Playing for Keeps — Review

1.5 of 5 stars
Playing for Keeps

Witless, unfocused, and arguably misogynistic as well as misandristic, Playing for Keeps is a dispiriting, lowest-common-denominator Hollywood rom-com.

It’s a wonder why decent actors get paired with fatuous productions, such as this one. If you care to know more about how poorly the film sells itself, then partake in the rest of my review.

“Dear Hollywood, Please make better movies. Thanks.” -Ron Kraus

I saw Ron’s comment on YouTube for the official release of Playing for Keeps’ trailer. And I want to parrot Ron. Hollywood, what were you thinking? Get it together.

Playing for Keeps is a decent concept — like most romantic comedies are, actually. Performances from the all-celebrity cast were somewhat surprisingly engaging too. Where Keeps epically fails is in the misguided plot. It seems that rather than taking the high road and delivering a romance akin to Love Actually, Keeps is a showcase of comedic talent put to a third grader’s movie script. The film’s story revolves around a child that is not especially compelling, so one has to wonder why so much of the film focuses on said child.

George (played by Gerard Butler) is an estranged father to Lewis (played by Noah Lomax). Since George’s wife Stacie (played by Jessica Biel) walked out on him for his looser-ly behavior at the height of his soccer career, Lewis has grown up lonely without his father. Sure, Stacie has a fiancé, Matt, but how can Matt possibly live up to the manly-father-figure-in-the-rough that should be George?

The whole of the movie makes it clear George is a reformed man now. Little by little, dirty-minded soccer moms (Judy Greer, Catherine Zeta-Jones, and Uma Thurmon) want to ensnare him, but George sticks to some idea of morals — most of the time — so that he can concentrate on what’s really important: winning the affection of his son and ex-wife. It seems that no love relationship George has ever known lived up to his with Stacie. What George passionately wants is for Stacie to return to him. [All the women should wipe the tears from their cheeks before they read on.]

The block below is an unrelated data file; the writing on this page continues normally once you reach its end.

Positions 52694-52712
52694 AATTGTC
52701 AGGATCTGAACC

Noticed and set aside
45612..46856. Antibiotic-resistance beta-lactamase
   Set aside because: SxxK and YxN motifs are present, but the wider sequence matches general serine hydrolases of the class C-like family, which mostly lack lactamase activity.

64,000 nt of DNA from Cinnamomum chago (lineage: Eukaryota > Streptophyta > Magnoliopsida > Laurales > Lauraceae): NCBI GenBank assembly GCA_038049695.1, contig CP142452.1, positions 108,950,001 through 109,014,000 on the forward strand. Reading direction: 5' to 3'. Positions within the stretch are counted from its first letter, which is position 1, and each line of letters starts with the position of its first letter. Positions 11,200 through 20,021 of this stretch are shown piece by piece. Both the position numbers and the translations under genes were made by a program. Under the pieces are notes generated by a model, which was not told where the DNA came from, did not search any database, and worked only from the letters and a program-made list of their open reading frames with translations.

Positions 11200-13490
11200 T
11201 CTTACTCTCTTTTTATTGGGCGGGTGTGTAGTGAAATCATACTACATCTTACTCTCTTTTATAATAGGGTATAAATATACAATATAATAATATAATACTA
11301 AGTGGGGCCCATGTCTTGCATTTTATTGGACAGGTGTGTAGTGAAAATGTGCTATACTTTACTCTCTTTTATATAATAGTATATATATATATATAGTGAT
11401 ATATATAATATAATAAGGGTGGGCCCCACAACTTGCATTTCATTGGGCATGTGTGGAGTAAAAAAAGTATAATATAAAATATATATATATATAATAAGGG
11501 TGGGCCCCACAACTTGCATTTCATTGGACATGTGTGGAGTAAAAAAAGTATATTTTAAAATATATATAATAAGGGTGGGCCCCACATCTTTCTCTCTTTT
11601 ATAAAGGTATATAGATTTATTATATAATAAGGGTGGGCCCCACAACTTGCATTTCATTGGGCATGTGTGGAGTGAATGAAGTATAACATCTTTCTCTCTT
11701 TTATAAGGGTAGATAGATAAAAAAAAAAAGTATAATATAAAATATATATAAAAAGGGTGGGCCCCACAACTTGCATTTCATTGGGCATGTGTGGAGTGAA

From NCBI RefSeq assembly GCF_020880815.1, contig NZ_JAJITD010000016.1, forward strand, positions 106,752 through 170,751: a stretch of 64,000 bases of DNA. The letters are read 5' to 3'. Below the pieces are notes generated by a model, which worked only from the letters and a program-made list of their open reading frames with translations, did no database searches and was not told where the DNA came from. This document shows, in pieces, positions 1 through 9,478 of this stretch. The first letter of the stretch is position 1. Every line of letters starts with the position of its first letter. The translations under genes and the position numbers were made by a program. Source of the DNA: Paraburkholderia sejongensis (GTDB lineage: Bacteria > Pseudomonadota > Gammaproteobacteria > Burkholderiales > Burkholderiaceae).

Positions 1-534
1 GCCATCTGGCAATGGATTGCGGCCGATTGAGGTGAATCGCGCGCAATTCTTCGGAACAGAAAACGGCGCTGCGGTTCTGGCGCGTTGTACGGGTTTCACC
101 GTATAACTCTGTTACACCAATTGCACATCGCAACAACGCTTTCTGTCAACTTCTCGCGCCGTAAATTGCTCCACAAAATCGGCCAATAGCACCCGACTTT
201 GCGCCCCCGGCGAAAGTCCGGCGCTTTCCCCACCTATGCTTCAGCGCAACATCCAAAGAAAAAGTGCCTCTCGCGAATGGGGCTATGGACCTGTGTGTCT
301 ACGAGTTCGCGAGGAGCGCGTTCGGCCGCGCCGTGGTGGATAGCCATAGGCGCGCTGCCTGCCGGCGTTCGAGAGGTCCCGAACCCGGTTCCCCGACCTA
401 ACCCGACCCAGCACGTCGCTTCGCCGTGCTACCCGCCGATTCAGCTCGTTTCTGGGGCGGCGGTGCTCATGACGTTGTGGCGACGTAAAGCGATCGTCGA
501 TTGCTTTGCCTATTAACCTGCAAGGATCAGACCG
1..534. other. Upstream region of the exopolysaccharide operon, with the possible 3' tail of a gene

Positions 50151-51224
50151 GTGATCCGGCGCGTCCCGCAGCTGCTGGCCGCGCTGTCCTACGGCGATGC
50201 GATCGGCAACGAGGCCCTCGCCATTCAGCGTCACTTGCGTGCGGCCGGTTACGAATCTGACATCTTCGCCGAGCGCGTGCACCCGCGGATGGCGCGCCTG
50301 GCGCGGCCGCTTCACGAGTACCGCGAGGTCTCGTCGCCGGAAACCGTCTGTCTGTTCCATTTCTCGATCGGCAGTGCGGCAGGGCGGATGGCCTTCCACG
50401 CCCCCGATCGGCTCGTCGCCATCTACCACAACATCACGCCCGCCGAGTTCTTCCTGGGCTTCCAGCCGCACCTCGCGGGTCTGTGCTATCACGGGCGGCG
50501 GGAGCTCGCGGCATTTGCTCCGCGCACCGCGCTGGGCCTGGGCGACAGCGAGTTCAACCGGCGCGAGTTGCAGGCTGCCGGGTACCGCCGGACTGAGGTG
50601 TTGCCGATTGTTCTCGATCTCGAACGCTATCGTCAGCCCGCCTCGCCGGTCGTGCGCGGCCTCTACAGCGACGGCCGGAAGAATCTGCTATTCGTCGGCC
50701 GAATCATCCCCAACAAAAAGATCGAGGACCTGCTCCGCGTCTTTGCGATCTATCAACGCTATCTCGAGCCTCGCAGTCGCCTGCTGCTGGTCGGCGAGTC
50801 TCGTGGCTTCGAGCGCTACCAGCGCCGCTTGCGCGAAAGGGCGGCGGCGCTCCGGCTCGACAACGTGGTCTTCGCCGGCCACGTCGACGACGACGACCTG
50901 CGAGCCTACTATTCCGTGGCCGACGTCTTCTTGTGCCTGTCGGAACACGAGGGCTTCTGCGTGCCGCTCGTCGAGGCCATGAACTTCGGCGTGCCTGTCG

If Playing for Keeps were to excel, we would need to have a likable kid to play Lewis. To be fair, Noah’s acting ability is okay, so perhaps it’s the direction that sells him short. One moment, Lewis is a smart and precocious little boy that wants to be just like his father, but then the next moment he’s a mushy 4-year-old-like mommy’s boy that is crayoning Stacie silly doodles of their broken family. I think the writer (Robbie Fox) and director (Gabriele Muccino) missed several beats in here somewhere. I don’t know if Lewis is just plain childish or if he’s the gem that George really approves of and respects.

My point in sharing with you this awkward collection of plot and character analysis is to demonstrate the confusion my wife, Liz, and I experienced watching Playing for Keeps. Liz has an open mind and likes a good chick flick as much as the next chick. As she put it, the filmmakers must have struggled to make up their minds as to the point of the movie. In the end, Keeps expresses an unlikable and cliché theme of “always let your heart be your guide.” It is self contradicting in view of the fact that Stacie and George are lead back to each other with different paradigms.

Stacie is a problem for the plot too. As the smart ex that must have left George for obvious reasons, she should also be smart enough to know her heart and mind when George makes a comeback. But rather than be the consistent female lead that knew her mind about George’s negative behavior in times past, Stacie is now uncertain and dumbfounded by George’s current display of maturity. Like an unlikable person, Stacie tells you what she wants in a man, but when she gets it, she hypocritically shies away from it for very little reason (i.e. the mundane and expendable fiancé, Matt).

George would rather do what’s seemingly right. Stacie would rather do what’s seemingly obvious. And since nothing is obvious to her throughout the film, Stacie is a lost soul.

The film itself is not playing for keeps very effectively.

The Bottom Line

Hollywood, you want to run that one by me again? In about 20 years? With better direction? Thanks.